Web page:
"Panel urges Japan to toughen up in preparation for Chinese ascent"

Panel Discussion: June 7, 2001

As mainland gains strength, economic recovery, understanding imperative

A businessman and a politician from Japan and a government minister from Singapore expressed their hopes for Japan's economic recovery during a panel discussion on the "Japan's Role in Regional Growth and Stability."

The panelists were Lim Hng Kiang, Singapore's minister for health and second minister for finance; Yoichi Morishita, chairman of Matsushita Electric Industrial Co.; and Taku Yamasaki, secretary-general of Japan's ruling Liberal Democratic Party. The following is a summary of remarks made at the panel discussion.

Moderator: What do you think about Japan's security policy?

Lim: Japan needs to discuss collective self-defense and its role in peacekeeping operations. Such discussion may have a subtle impact on the Japan-U.S. security system. China's influence on the global economy is increasing. Economists forecast that China's economic growth will bring about an unprecedented shock to global supply and demand. This is a problem that we should address from a neutral standpoint.

The global economy is like an airplane that depends on three engines - Japan, the U.S. and Europe. In the past 10 years, Japan has played only half the role it is supposed to play due to its economic slump. If Japan makes an economic recovery, and China joins the plane as the fourth engine, the global economy will be able to make a great leap.

Morishita: Although Japan has failed to play a sufficient role in the past 10 years, its presence has not been smaller. Currently, Japan accounts for over 15% of gross domestic product in the world, and 70% in Asia. Japan should maintain GDP growth of at least 2-3%.

Japan should also gain new international competitiveness by leading Asia in the fields of information technology, biotechnology, environmental technology and nanotechnology.

Moderator: Will bilateral free trade agreements and regional cooperation play an active role in the framework of the World Trade Organization?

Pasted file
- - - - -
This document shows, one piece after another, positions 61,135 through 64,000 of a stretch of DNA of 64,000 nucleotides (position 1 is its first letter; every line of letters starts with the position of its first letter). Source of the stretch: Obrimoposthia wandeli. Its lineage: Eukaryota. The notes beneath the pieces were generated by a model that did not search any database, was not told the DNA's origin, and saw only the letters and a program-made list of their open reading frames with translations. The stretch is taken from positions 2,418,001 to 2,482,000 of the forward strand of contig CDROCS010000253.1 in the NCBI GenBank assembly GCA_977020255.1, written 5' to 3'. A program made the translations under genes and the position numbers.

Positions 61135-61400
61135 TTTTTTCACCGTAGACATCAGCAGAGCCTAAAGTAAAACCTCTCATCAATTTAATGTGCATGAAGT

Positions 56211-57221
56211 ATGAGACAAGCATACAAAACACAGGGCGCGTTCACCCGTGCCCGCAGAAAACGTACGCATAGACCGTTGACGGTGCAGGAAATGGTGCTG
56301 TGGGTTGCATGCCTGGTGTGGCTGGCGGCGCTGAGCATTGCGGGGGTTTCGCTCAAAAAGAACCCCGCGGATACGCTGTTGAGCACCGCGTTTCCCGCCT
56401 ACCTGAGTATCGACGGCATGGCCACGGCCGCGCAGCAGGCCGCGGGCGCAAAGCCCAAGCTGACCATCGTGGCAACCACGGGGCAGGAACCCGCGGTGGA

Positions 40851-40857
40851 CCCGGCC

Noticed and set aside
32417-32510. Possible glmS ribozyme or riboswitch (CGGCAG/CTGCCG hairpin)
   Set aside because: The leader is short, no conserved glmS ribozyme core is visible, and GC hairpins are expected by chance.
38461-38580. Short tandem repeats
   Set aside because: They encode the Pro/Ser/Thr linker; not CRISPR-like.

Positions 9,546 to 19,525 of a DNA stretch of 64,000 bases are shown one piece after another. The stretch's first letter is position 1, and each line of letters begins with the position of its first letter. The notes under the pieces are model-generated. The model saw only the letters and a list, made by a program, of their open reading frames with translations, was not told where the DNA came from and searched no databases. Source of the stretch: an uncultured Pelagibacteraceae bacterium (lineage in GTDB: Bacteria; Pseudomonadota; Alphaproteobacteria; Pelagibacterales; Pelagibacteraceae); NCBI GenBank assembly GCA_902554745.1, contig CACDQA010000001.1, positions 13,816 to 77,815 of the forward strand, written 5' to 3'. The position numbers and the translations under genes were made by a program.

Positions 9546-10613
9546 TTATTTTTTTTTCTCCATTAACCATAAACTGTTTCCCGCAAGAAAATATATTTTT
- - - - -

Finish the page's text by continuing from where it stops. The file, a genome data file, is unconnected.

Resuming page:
Lim: Singapore has clear strategies toward trade liberalization and expects a global body like the WTO and a new round of trade talks to start soon. If launching a new round of talks proves difficult, bilateral trade agreements and regional cooperation in line with the WTO framework should be promoted. An increase in such agreements and cooperation will push the WTO to accelerate the launch of a new round of talks.

The overlap of such agreements and the WTO framework will likely result in a freer global trade system. Singapore wants to reach a free-trade agreement with Japan in a wide range of fields, including e-commerce.

Audience member: How will the framework of Japan-China economic cooperation change under the government of Prime Minister Junichiro Koizumi?

Yamasaki: In order to achieve stability and development in Asia, Japan and China should develop amicable relations, and also strengthen economic ties. Japan wants to seek understanding with China on issues involving official development assistance.

Audience member: What is China's impact on supply and demand in Asia?

Morishita: A shock will come first in supply, because there is a disparity in China between companies that can balance their marketing power with production and those that fail to do so.

Excess supply from China has already caused problems in our industry. China also needs to solve copyright and counterfeiting problems, or face worldwide criticism.

Lim: Over the next 10 to 20 years, China will change to an industrial society from an agricultural one. Currently, 80% of Chinese people engage in agriculture, but that figure should decline. China should abide by international rules if it joins the WTO.

It will have difficulty subsidizing some domestic industries, and will need to compete fairly.

It is important to assess in which fields and products China will be competitive, and imperative to consider how to cope with the great changes that will occur in the next 20 to 30 years.

Each country should make use of its strength in cooperation with China. Japan will play an important role, because it is quite competitive in technology, organizations and production efficiency.

(The Nikkei Weekly July 30 Issue)

Titles of speakers, names of companies, etc., were correct as of the time when the forum was held.